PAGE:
2.3.1 Taxes and growth With the neutrality of consumption taxes, we can focus on the two forms of income taxation. Differentiating the solution for q1, together with the 10

The result that a patient country is able to sustain a higher long-run consumption growth rate than an impatient country is analogous to the result of Jones and Manuelli (1990), where they show that with identical rates of time preference, a country without taxes will grow at a faster rate than one with taxes. The parallel can be seen most directly from equation (2.10) where increasing patience (reducing q) is equivalent to reducing the tax rate. Jones and Manuelli also briefly discuss heterogeneous agents having different rates of time preference.

2.3 Equilibrium in one-good model

27

definition of the growth rate of capital we obtain dq qr >0 ¼ dsb rð1 sb Þ f

ð2:24aÞ

dq Ar wc so that the integral in (2.25) converges.

28

2 Basic growth model with fixed labor supply

Consider first a change in the tax on capital sy. Its effect on the initial level of utility (1/c) [C(0)]c, say, is given by [C(0)]c1 (@C(0)/@sy). Starting from an initial situation of zero taxes: @Cð0Þ @q Ar ¼ ðr wÞ þ ¼0 @sy @sy r f

ð2:26Þ

leaving initial welfare unaffected. It then follows from (2.25) that since it has no effect on the consumption growth rate, the capital income tax has no impact on the time profile of utility, leaving total overall discounted welfare unchanged as well. The effect of a tax on bond income on welfare has two components. Starting from an initial zero tax equilibrium, its impact on initial consumption is: @Cð0Þ r hK0 @q qr þ ðr wÞ ¼ B0 þ rf @sb 1c @sb r f

ð2:27Þ

The first component reflects the fact that the higher tax on bond income raises the fraction of tax-adjusted wealth that is consumed and this is welfareimproving. The second component is the effect on the tax-adjusted price of capital and, as for the capital income tax, this is zero. Thus in the short run, a higher tax on bond income raises consumption and is therefore welfareimproving. However, its effect on the growth rate of consumption is negative, so that the short-run gains come at the expense of longer-run losses. Indeed, it is straightforward to establish that the net effects on the discounted utility measure (2.25) are exactly offsetting so that starting from zero taxes, the imposition of a tax on bond income (with appropriate rebating) has no effects on overall intertemporal welfare. All it does is to redistribute the time path of consumer welfare. We may summarize these results in: Proposition 2.3: Starting from zero taxes, an increase in either form of income tax leaves the overall level of welfare unchanged. However, the two taxes do have fundamentally different effects on the time profile of consumer welfare.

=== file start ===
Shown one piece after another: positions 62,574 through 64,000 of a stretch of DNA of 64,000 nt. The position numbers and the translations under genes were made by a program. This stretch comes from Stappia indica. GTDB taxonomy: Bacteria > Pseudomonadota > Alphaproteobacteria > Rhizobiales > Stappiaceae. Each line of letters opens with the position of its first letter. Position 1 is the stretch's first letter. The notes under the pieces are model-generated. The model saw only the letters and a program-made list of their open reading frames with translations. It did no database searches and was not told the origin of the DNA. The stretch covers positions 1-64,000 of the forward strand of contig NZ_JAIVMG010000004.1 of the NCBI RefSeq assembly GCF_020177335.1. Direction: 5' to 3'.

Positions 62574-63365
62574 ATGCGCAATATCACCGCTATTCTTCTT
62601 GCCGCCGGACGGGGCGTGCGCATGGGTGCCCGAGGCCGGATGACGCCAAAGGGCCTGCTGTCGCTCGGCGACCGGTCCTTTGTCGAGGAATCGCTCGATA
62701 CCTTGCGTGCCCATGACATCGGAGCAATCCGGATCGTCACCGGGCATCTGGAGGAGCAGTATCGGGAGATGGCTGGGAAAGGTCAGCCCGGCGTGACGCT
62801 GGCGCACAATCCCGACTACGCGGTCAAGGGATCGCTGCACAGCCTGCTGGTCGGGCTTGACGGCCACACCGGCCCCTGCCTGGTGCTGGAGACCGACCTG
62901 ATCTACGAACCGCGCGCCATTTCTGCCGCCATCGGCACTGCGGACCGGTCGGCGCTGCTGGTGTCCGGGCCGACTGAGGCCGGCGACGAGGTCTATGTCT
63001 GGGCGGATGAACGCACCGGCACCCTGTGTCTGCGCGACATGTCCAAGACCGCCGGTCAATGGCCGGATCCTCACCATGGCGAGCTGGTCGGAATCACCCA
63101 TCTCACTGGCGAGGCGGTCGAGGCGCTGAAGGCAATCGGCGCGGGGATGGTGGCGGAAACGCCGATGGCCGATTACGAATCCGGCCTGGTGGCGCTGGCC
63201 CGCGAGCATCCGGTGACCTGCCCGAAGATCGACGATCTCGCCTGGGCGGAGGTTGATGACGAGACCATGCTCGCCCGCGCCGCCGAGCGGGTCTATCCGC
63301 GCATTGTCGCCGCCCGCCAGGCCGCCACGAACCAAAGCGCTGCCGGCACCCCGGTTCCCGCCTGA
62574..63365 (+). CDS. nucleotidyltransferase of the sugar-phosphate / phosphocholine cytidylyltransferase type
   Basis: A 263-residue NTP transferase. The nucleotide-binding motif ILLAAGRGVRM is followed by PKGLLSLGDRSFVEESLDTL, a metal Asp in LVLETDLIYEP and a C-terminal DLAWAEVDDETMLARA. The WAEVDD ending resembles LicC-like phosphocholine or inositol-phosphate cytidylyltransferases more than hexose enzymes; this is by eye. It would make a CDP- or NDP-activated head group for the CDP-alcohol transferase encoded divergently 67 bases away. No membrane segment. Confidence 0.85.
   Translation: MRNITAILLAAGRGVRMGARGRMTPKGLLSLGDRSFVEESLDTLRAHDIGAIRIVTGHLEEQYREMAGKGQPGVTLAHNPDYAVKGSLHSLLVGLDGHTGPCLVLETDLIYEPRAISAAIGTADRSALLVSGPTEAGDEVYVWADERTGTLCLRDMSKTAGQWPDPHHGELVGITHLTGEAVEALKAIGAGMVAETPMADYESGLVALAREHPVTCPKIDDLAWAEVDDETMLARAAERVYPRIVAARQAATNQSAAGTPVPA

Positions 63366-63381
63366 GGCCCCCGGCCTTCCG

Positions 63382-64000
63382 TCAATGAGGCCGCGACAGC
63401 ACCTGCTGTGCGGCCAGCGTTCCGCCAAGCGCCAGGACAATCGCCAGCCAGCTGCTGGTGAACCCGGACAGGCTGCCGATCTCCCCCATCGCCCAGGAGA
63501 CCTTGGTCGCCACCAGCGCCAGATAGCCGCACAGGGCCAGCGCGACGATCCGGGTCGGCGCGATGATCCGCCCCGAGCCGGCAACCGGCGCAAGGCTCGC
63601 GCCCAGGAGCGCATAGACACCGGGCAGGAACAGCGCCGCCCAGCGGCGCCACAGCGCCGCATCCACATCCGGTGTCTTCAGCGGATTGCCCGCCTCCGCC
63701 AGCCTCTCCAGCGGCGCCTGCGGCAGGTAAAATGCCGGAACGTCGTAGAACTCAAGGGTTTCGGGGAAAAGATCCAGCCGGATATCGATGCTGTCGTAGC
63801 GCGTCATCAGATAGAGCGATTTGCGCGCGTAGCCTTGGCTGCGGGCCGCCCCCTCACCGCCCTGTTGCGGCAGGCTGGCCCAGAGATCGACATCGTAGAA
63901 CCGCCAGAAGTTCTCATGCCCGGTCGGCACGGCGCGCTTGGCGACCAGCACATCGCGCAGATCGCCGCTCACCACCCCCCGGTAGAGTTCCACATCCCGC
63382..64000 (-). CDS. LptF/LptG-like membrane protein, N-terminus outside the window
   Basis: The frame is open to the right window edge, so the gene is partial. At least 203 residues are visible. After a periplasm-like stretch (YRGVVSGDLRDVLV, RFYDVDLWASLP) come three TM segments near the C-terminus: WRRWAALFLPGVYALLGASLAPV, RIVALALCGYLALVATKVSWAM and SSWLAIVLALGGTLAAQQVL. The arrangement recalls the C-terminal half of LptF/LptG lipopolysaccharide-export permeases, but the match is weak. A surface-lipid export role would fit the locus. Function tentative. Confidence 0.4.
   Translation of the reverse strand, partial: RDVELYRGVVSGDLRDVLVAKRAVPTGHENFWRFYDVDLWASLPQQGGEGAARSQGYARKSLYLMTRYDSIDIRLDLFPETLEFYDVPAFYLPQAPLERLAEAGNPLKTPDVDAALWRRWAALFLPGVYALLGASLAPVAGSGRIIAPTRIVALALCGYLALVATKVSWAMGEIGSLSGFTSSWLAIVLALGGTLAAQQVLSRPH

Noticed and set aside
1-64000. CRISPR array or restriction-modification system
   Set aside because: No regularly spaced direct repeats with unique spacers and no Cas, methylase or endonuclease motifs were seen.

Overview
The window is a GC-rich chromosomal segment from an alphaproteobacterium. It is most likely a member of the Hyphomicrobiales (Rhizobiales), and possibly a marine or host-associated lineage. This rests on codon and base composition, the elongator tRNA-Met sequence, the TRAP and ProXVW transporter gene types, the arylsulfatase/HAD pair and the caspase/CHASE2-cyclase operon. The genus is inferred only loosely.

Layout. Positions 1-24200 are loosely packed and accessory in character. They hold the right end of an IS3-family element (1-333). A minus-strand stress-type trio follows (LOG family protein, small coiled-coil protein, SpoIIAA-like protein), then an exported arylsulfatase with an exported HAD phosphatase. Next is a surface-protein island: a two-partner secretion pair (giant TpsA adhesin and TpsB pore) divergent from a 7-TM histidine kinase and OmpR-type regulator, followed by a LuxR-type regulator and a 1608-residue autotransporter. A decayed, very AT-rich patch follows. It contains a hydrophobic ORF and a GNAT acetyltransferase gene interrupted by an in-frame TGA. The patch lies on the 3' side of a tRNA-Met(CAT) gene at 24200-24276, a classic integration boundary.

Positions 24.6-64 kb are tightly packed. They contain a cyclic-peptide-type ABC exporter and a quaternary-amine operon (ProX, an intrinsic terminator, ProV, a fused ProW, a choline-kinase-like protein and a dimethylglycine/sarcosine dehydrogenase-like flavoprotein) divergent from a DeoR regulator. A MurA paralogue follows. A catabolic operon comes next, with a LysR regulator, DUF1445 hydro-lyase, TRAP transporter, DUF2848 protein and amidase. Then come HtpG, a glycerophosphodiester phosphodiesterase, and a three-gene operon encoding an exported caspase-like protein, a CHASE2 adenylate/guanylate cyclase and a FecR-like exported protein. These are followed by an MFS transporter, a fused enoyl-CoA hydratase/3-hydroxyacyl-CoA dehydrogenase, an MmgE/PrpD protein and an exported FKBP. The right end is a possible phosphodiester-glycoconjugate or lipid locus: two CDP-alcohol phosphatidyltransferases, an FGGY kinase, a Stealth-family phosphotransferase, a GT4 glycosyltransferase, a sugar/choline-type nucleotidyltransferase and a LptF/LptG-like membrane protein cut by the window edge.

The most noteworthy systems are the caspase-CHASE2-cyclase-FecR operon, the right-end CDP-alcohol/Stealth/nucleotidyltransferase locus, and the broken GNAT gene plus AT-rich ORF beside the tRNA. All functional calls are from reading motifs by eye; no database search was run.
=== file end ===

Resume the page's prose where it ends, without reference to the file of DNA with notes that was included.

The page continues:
2.3.3 Wasted tax revenues An alternative assumption for separating tax from expenditure effects, introduced for example by Rebelo (1991), is that the tax revenues, instead of being rebated, are wasted on useless government expenditure which has no

2.3 Equilibrium in one-good model

29

effect on the behavior of the private sector or the resources available to it. The components of the equilibrium determined by the optimality conditions characterizing the behavior of the representative agent remain unchanged. In particular, the equilibrium value of q and the growth of capital f remain as described in Proposition 2.1. The equilibrium growth rate of consumption w, _ which is determined by: k=k, also remains unchanged, as defined in (2.10). Because the tax revenues are no longer rebated, what changes is the level of consumption and the measure of wealth to which it is tied. Specifically, one can show that now the evolution of wealth and consumption are related by: _ ¼ rð1 sb ÞW ð1 þ sc ÞCð0Þewt W The solution to this equation, together with the transversality condition, implies that the equilibrium consumption to wealth ratio is now the following constant: CðtÞ q cw ¼ WðtÞ 1 þ sc

ð2:28Þ